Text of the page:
A price fixing scheme is a white collar crime that involves colluding with competitors to decide what prices will be. Antitrust laws require companies to establish prices and other competitive terms without consulting with competitors. You are allowed to conduct market research to see what other people are charging for similar products, but you are not allowed to make agreements as this undermines competitive corrections in the market and usually results in harm to consumers through higher prices.
Price fixing also involves agreements about wages they’ll pay. Again, you are allowed to research what other companies are paying for similar positions so you may offer competitive salaries, but you are not allowed to agree on a salary range with other employers.
Penalties include up to $1 million in fines for individuals and up to $100 million for companies, or twice the gain or loss from the offense. Offenders may also spend up to ten years in prison. Price fixers may also be liable for civil enforcement actions.
Price fixing is of particular concern right now. For example, economists and lawmakers are warning that many companies are using their monopoly power to price fix through earnings calls. There is a widespread belief that price fixing, not inflation, is behind the recent rash of high prices.
Recently, the “Big Four” meat and poultry processors—Tyson, JBS USA, Cargill, and National Beef—were the subject of price fixing lawsuits. While the action against them seems to largely be civil, there is always the chance that the government will bring a criminal case against them as well.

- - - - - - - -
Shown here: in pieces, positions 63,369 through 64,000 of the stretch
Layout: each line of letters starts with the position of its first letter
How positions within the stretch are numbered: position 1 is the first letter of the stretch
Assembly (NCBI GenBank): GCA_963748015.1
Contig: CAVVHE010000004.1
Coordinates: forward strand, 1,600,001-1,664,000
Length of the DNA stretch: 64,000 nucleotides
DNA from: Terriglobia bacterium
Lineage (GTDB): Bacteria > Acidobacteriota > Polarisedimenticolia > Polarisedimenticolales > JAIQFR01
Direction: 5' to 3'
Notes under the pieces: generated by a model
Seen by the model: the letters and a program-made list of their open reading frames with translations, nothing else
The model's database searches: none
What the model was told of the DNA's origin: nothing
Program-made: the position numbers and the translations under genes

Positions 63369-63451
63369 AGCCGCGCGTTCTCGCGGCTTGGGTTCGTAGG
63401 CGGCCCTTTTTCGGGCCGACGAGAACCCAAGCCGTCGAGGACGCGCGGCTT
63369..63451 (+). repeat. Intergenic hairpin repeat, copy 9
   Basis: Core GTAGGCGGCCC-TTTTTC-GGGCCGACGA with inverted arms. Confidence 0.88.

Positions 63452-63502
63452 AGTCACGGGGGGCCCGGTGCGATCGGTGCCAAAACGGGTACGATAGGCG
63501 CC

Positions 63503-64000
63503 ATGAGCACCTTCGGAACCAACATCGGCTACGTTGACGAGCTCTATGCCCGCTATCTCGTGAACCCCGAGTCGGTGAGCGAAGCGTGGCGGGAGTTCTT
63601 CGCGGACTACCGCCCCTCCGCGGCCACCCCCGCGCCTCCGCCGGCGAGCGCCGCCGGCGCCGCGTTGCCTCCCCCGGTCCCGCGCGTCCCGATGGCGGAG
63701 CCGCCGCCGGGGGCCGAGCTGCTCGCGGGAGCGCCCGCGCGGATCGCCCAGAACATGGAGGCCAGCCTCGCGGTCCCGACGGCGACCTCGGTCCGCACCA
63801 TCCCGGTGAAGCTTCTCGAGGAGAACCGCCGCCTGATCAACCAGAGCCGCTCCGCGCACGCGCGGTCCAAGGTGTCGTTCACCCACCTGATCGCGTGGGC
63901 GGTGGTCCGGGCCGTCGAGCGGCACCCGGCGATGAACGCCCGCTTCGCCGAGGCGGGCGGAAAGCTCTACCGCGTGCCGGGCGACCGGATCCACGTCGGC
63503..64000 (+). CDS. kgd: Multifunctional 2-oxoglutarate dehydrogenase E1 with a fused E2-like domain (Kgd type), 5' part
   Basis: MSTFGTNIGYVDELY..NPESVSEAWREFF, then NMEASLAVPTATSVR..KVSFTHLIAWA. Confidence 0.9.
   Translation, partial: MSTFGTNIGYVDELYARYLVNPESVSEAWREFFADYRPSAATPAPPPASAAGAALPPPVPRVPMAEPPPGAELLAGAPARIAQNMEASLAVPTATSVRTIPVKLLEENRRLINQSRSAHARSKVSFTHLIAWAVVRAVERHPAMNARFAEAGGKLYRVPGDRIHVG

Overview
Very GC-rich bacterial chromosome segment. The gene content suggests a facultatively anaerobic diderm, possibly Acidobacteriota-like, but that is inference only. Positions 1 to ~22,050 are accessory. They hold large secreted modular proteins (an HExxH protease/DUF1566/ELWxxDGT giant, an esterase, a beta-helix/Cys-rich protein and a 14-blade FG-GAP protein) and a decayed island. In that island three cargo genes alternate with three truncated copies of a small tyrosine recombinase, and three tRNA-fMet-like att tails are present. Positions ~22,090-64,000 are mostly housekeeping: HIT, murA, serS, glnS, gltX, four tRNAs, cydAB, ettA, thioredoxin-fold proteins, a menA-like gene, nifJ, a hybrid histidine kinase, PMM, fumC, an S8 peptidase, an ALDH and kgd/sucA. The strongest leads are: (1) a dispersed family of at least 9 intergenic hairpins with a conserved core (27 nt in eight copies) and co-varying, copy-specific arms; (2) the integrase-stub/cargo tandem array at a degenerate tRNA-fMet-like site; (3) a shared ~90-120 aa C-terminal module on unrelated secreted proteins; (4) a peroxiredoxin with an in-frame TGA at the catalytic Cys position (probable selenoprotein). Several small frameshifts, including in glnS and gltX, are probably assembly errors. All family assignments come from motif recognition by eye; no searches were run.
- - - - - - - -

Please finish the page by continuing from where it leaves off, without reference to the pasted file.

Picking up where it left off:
There is also a criminal case in Maine right now, wherein four business managers of home healthcare agencies conspired to restrict workers’ pay and job mobility. In this specific case, it appears that the government has text message evidence to back up their allegation that a conspiracy existed.
Even small companies can find themselves on the wrong end of a criminal investigation involving the practice of price fixing.
Price fixing and antitrust schemes are some of the most complex areas of white-collar law. You need an experienced criminal defense attorney to help you navigate these charges.
We can help you undermine the Department of Justice’s case that you have engaged in any kind of conspiracy.
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